Since I made the leap from academia to data science, I’ve become something of an evangelist for this career option — it’s one of the best decisions I’ve ever made! Over the past year, I’ve had many conversations with graduate students and postdocs who wanted to know more about how I made the career change. So let’s talk about it.

How did you make the decision to leave academia?

Let me start off by saying that I absolutely loved being a graduate student and a postdoc. I feel completely in my element when I’m figuring out how something works, so neuroscience represented an infinitely complicated puzzle for me to solve. Add to that my love of public speaking and teaching and it’s no surprise that I had always envisioned myself as a professor. But for about 5 years, I had been consumed with dread at the thought of moving to that next stage of my career. I was dismayed by the paucity of job opportunities and research funds. I wasn’t thrilled with the fact that I would have little control over where I lived and worked. I was concerned that an academic career would be too all-consuming and incompatible with raising a family while maintaining work/life balance. And I despaired at the idea of giving up a part of my job I loved (data analysis) to spend more time on a part of my job I hated (writing grants).

While postdoc-ing at UC Davis, I went to a meetup for women in data science and listened to a panel of speakers talk about their jobs. I was blown away by what I heard. These women had found fulfilling careers that allowed them to apply their research and analytics skills to solving problems outside of academia. It seemed like the solution to my career woes, but I required more data before I could make my decision. I scoured the Internet and read everything I could find about the day-to-day life of a data scientist. I reached out to my network and talked to friends-of-friends who had successfully made the switch. I sat with the decision for a few months because I wanted to be absolutely sure — I knew there would be no turning back. I got more and more excited about the possibilities that awaited me. In the meantime, I wrote a grant proposal (yep, still hated it).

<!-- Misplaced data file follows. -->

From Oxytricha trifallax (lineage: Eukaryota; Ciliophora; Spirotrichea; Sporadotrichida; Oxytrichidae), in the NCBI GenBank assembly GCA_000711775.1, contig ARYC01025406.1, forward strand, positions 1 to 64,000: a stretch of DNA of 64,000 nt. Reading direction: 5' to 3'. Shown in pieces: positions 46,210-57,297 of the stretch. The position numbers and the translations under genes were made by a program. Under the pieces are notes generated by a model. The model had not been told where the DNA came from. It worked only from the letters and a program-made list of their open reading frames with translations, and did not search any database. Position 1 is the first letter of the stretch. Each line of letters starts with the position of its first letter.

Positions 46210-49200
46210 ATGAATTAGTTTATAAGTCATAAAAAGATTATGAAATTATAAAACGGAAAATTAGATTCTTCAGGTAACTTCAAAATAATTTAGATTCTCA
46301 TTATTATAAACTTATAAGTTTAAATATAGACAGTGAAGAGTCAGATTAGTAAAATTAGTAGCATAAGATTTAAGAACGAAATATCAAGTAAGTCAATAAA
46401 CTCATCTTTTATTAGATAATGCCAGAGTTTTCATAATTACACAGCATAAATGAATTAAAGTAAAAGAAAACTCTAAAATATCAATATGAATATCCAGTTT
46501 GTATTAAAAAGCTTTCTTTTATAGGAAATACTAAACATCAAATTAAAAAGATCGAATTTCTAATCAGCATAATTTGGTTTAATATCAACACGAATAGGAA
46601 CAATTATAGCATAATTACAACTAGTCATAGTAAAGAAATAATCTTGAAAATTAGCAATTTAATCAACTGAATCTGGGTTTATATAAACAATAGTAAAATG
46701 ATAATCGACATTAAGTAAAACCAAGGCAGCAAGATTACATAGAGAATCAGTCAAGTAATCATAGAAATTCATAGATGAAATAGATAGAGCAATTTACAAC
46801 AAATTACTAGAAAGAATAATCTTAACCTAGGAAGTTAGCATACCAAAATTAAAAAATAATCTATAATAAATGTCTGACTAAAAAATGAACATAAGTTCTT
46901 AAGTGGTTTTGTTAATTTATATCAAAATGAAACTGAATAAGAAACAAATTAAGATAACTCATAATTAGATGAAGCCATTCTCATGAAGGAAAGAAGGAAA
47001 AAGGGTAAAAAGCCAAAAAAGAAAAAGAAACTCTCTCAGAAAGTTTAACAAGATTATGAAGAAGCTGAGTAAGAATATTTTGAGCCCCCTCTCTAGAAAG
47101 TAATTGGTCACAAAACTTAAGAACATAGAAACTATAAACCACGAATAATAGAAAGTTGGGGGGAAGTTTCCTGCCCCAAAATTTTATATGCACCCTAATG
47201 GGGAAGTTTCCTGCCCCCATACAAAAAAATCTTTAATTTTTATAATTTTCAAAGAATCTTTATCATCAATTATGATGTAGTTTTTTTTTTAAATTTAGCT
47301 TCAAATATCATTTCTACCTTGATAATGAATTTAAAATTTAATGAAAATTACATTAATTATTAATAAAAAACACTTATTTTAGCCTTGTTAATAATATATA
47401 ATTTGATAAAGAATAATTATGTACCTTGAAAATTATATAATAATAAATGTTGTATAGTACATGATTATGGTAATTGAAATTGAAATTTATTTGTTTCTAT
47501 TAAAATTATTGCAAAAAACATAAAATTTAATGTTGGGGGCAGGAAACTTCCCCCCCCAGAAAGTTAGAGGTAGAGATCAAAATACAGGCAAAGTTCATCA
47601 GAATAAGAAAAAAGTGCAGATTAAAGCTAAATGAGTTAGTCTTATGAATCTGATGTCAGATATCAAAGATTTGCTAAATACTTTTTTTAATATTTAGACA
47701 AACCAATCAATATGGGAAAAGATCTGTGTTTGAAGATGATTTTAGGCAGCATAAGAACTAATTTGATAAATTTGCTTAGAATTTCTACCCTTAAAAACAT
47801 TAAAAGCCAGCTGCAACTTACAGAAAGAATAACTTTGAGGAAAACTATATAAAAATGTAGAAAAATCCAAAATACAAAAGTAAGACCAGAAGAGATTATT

Ultimately, I made the decision around June 2015 to leave my postdoc position at the end of the calendar year and pursue a data science career. This timeline allowed me to wrap up the project I had been working on, develop a toolbox of code for the lab, and apply to data science fellowships.

How did you prepare for a data science career?

While I was finishing up my postdoc, I tried to implement data science skills wherever I could. I switched from MATLAB to R. I started putting my code on GitHub. I developed a suite of functions that the lab could use for data pre-processing. I worked on side projects (see previous posts) to develop additional skills like web scraping and database querying.

I then completed the Insight Data Science Fellowship. This is an intense 7-week program in which you spend 3 weeks designing and creating a data science product (in my case, a podcast recommendation algorithm called thesauropod.us) and then spend 4 weeks demo-ing your product to companies and preparing for interviews. I highly recommend it. There are the obvious benefits: Insight prepares you to ace the Silicon Valley-style interview, introduces you to top companies, and provides you with an instant network of fellowship alumni who work at companies across the country. But on top of that, Insight gave me the confidence boost and the push I needed to actually go after my dream job. Had I been trying to prepare on my own, I think I would have felt like I wasn’t ready and would have limited myself to applying for the jobs I perceived to be attainable. I’m extraordinarily grateful to have been given the opportunity to participate and am so happy with where I ended up (Facebook was a mentor company in my session).

Do you have any resources you recommend?

Check out these blog posts by Trey Causey and Erin Shellman that discuss what it’s like to interview for data science positions. Read Drew Harry‘s take on selling yourself as an academic and read the responses to this quora question on the most valuable skills for a data scientist to learn. The hardest part of passing the data science interview is that you have to know a little (or a lot) about everything. Here’s what I found most helpful in preparing:

The tutorials are helpful, but they can only take you so far. Put your newfound skills to work and build something you love!